Monday, January 01, 2018

Dry Falls

Photo 5/12/17
This is in Dry Falls State Park, WA. Shrub-steppe habitat. At the head of Lower Grand Coulee, a large canyon without a river.
This, as far as we know, was the largest waterfall on earth, 3.5 miles wide.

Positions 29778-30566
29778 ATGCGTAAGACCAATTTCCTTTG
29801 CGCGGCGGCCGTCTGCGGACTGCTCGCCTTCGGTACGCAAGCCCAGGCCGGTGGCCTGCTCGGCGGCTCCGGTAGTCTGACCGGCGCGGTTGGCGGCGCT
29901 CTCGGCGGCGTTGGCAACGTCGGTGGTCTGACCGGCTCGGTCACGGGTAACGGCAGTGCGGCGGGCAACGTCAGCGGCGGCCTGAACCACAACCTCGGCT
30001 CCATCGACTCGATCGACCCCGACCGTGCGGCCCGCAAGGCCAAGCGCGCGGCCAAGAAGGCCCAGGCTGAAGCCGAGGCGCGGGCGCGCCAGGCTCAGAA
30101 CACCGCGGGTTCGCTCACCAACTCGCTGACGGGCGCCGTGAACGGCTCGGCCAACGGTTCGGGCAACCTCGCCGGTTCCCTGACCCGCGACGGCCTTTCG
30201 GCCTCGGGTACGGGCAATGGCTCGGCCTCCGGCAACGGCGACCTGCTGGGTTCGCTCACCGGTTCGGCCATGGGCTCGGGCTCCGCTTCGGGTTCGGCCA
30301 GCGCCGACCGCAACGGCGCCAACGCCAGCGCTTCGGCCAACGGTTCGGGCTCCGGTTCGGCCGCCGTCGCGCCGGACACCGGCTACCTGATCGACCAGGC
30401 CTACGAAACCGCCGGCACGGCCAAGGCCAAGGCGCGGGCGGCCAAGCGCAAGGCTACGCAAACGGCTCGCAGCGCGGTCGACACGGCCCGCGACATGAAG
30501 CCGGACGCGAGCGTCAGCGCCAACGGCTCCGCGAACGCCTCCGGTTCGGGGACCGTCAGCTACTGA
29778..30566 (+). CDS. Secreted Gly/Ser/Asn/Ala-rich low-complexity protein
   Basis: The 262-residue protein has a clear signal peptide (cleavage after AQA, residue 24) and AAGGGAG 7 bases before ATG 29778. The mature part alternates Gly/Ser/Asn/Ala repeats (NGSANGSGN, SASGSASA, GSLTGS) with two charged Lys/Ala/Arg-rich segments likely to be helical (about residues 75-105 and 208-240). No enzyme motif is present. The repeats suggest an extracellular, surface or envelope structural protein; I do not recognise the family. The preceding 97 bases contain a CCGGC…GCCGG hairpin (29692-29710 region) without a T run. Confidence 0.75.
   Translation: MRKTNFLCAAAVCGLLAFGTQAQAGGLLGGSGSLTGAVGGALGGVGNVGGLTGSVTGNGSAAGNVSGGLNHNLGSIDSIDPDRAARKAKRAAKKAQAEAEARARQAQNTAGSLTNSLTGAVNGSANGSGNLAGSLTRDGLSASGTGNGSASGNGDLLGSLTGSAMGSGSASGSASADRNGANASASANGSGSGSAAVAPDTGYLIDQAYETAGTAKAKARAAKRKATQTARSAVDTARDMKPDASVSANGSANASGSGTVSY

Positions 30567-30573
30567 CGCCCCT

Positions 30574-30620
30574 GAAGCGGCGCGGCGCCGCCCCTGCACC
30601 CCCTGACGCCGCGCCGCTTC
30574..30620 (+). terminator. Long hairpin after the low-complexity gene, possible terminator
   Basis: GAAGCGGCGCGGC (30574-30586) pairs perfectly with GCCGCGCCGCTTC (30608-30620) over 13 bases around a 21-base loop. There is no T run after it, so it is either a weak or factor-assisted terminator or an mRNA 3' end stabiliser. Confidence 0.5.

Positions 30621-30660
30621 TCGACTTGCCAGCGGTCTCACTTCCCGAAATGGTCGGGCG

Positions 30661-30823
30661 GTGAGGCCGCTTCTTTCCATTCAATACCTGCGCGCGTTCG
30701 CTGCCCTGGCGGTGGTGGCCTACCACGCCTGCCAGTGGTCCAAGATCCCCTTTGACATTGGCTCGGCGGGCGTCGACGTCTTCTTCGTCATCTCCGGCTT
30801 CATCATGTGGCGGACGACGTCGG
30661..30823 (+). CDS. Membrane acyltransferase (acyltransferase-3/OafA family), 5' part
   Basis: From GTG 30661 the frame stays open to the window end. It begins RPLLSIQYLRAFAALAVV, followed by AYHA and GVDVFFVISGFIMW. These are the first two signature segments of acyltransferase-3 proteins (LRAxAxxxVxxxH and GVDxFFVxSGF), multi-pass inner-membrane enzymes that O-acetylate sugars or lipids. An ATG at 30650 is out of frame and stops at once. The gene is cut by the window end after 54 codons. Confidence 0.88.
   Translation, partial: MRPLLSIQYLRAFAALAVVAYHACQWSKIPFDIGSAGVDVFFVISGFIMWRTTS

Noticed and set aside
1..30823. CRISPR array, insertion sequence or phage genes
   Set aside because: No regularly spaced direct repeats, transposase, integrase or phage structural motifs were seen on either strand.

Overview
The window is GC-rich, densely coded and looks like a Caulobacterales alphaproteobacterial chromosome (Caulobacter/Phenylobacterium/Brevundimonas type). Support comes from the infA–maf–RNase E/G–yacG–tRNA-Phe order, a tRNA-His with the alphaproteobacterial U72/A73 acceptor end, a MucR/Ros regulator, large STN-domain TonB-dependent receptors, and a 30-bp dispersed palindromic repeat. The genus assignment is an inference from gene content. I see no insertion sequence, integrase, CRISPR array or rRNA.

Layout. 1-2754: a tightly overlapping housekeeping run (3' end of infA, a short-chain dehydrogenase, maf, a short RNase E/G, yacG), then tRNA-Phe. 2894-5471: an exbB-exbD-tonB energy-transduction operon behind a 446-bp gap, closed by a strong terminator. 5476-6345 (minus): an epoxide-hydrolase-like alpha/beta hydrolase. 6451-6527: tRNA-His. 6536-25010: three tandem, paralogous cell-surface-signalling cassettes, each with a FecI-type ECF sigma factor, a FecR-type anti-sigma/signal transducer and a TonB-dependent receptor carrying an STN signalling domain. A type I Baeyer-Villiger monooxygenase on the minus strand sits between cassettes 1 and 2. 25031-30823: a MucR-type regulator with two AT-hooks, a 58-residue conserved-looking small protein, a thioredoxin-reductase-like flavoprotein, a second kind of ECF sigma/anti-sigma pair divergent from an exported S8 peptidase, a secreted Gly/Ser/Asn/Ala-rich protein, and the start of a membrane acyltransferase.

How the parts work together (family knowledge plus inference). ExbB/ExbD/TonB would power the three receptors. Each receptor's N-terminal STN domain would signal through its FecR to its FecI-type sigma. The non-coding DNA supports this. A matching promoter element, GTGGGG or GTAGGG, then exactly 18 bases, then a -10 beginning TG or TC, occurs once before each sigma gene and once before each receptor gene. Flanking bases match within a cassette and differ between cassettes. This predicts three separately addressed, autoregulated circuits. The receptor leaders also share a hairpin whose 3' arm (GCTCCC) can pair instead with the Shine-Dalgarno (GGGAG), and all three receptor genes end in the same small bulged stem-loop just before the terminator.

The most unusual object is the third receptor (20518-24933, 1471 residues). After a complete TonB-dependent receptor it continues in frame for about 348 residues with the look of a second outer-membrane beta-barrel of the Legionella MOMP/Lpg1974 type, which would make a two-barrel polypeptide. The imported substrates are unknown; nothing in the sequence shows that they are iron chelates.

The broad valley with dry falls was formed when the ice dams at the south end of the Cordilleran ice sheet broke, draining Glacial Lakes Missoula and Columbia, at one time rivalling Lake Michigan in size. There may have been 25 or more of these Missoula Floods. The wall of water is estimated to have been 300 feet high, travelling at 65 miles per hour, an intensity required to move the garage-sized boulders downstream. The floodwaters filled the Willamette Valley, depositing rich Palouse Silt, before exiting at Wallula Gap, the chaos giving rise to millions of apples. This is how the earth farms itself. 

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